Margaret’s marriage to Thomas Stanley is not completely accurate. Yes, Thomas already had sons, but he would not have objected to having more. Sons died all the time, especially since the Wars of the Roses had not truly ended and young men often died in battle. While Margaret had not given Stafford any children, she had given birth to a son before that marriage, so there would be no reason to believe her to be infertile. We now know she was infertile because having Henry at such a young age damaged her body, but at the time it would have not been assumed so. There is no proof that the marriage was not consummated. The belief that it was a marriage based on politics and money comes from how it ended, in their separation and Margaret’s vow of chastity. This does not mean that the marriage started that way. Their chastity pledge was entered in 1499. If the marriage had not been consummated, it could have been annulled at any time, which makes it very unlikely that it wasn’t. Other writers have envisioned that Margaret and Thomas started their marriage deeply in love, which is just as likely as them hating each other.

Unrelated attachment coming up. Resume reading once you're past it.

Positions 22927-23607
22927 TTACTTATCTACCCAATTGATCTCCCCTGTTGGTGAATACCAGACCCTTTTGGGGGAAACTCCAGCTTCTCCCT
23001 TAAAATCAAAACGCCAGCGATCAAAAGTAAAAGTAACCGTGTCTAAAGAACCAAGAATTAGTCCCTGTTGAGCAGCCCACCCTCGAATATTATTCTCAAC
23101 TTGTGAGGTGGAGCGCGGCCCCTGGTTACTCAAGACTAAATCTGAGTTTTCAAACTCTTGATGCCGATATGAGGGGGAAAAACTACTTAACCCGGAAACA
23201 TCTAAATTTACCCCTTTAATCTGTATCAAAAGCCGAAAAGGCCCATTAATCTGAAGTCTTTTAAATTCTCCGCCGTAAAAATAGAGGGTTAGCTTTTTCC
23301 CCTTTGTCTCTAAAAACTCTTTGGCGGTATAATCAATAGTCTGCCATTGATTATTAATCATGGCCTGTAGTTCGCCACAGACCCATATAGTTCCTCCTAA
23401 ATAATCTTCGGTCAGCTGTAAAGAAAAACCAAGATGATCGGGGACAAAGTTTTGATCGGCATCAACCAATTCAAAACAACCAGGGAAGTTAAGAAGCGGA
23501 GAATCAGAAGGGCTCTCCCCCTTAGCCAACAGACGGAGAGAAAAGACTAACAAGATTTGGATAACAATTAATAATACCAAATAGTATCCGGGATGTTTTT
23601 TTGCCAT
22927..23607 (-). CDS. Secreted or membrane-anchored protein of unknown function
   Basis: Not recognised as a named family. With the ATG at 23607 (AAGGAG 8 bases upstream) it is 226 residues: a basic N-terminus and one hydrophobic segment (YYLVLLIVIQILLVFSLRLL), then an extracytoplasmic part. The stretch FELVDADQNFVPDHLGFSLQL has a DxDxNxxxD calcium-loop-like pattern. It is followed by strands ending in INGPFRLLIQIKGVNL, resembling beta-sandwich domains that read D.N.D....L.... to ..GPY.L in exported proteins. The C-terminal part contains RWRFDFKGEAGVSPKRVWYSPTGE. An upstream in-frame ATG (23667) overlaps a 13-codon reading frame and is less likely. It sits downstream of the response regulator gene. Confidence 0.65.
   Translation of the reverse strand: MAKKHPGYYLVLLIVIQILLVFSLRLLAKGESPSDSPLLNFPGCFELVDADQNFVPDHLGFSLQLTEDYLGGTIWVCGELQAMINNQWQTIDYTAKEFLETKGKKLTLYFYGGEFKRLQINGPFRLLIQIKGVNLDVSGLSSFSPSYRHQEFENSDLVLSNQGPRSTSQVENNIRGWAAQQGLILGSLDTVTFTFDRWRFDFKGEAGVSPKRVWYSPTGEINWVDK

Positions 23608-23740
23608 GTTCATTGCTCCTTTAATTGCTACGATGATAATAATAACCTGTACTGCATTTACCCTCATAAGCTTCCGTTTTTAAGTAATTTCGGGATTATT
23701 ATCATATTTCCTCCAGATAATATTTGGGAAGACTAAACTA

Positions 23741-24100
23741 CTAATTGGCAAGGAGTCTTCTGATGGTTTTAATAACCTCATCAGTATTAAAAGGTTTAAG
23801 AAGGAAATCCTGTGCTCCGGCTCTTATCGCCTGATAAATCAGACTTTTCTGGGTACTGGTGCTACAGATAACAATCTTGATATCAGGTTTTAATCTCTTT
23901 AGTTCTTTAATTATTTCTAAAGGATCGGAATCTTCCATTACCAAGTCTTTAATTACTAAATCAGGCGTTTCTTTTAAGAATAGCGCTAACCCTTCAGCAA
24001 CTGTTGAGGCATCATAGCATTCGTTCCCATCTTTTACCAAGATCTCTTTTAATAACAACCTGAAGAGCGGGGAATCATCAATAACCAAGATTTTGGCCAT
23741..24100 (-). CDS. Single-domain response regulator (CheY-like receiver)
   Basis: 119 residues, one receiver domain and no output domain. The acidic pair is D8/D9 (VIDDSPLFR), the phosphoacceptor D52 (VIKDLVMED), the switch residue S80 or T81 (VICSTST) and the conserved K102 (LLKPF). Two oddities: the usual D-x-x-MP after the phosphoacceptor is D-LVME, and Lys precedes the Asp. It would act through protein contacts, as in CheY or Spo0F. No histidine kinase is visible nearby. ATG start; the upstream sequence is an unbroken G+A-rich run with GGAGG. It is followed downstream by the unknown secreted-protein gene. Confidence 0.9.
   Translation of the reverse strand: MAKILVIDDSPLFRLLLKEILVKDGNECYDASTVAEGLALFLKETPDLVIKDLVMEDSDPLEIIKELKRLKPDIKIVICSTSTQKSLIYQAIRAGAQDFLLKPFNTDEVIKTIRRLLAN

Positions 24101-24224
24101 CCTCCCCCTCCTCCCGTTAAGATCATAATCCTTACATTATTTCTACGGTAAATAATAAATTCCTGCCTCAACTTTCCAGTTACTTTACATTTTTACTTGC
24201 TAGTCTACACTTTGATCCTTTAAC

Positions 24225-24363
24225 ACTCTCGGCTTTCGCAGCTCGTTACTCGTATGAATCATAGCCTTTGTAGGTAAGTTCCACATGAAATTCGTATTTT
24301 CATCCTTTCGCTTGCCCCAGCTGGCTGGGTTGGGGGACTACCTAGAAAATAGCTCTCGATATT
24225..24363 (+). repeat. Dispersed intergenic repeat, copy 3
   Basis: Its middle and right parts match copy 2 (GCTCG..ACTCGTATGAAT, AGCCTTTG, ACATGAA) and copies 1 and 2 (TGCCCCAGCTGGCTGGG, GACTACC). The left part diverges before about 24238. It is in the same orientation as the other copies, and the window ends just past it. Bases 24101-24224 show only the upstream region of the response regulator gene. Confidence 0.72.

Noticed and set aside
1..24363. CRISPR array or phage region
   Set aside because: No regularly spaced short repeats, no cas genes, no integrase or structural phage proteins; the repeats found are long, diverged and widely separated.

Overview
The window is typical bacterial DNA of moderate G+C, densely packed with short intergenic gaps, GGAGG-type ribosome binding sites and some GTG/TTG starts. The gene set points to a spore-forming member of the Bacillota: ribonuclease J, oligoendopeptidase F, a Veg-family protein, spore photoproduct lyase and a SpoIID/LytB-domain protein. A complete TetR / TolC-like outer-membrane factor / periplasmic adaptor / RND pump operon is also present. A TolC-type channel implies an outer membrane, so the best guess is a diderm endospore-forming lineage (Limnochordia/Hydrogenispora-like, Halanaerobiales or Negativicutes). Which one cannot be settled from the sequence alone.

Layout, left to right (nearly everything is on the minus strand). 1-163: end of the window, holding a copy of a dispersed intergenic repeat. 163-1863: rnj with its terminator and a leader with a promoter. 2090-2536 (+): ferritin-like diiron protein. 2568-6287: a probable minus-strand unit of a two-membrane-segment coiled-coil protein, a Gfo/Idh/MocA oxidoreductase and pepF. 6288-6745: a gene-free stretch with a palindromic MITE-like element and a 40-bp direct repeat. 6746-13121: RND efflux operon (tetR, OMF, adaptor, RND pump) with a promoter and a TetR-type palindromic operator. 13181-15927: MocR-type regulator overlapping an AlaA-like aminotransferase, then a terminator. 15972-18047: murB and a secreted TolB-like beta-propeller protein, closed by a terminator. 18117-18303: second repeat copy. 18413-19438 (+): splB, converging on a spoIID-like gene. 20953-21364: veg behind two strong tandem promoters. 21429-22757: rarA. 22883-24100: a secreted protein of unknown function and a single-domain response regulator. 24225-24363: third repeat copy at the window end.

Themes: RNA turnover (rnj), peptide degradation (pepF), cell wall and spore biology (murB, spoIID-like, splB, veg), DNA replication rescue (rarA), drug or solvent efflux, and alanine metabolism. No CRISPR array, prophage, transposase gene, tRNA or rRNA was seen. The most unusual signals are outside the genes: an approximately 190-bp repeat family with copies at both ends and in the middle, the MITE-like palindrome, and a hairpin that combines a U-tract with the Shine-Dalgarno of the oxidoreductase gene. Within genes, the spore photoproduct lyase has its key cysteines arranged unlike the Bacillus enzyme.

Here is an interesting bit of trivia about Thomas Stanley, since he has now become a main character. His first wife, Eleanor, was a Neville and a sister to the Earl of Warwick. His son and heir, George, was married to Joan le Strange (he received the title Baron Strange from his father-in-law). She was the daughter of Jacquetta Woodville, Elizabeth Woodville’s sister. This gives their involvement with Edward IV and the cause of York a different meaning.